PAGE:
Just as the president of our country was announcing his plan to help American families avoid a financial downslide by giving them tax rebates and by putting caps on mortgage rate increases, the Ministry of Justice in Great Britain was busy proposing a different sort of plan to help debtors in that country. The British plan calls for credit card companies to allow debtors who have suffered a sudden negative change in their circumstances (job loss, severe medical problems, or divorce) to stop making payments on their cards for an entire year!

In other words, the debtors would not declare bankruptcy, but they would benefit from a one-year version of a bankruptcy-style “automatic stay” on their debts. During that year, interest would, in fact, accrue on the debt, but not at penalty rates. There would still be an inquiry process to be sure the debtor qualified for the plan, but probably at a much less intense level than in a bankruptcy.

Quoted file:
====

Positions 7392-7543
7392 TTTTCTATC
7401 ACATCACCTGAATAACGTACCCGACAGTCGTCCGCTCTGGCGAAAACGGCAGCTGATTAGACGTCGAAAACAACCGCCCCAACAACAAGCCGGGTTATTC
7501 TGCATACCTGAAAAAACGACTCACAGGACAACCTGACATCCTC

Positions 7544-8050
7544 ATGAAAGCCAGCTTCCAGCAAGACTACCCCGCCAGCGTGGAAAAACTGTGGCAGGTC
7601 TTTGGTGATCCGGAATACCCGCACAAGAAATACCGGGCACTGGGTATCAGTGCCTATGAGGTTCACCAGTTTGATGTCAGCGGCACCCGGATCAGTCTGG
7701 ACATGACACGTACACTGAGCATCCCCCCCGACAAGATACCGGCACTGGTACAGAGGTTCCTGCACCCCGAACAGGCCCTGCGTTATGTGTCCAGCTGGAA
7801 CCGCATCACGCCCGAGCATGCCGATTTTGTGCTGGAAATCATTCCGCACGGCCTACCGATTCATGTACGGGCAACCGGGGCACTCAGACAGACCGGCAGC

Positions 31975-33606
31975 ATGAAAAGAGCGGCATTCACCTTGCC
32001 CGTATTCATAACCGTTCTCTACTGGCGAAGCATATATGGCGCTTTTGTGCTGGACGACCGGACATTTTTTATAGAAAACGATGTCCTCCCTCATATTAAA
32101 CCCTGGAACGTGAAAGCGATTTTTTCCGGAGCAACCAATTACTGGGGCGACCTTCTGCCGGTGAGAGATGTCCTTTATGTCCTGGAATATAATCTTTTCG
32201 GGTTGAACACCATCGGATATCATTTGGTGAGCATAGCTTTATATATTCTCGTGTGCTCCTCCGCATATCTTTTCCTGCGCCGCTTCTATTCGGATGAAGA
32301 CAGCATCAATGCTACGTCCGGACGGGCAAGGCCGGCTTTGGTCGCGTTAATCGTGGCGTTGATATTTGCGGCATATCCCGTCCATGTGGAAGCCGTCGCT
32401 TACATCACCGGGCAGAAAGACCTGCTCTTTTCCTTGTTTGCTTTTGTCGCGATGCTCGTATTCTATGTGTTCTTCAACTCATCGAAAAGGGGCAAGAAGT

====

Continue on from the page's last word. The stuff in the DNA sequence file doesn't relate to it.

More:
As a bankruptcy attorney in Indiana, needless to say, I’m always interested in finding positive solutions to benefit consumers and help those people who have been responsible citizens but who have been hit with hard times, get back on their feet.

The British plan is a very interesting approach, but, remember, it would apply to credit cards only. The idea would be to allow the debtors some breathing room to keep current on their mortgages and car loans and possibly begin to pay off the credit cards before the year is out. I’ll be very curious to see if this plan goes into action – and then, how well it works!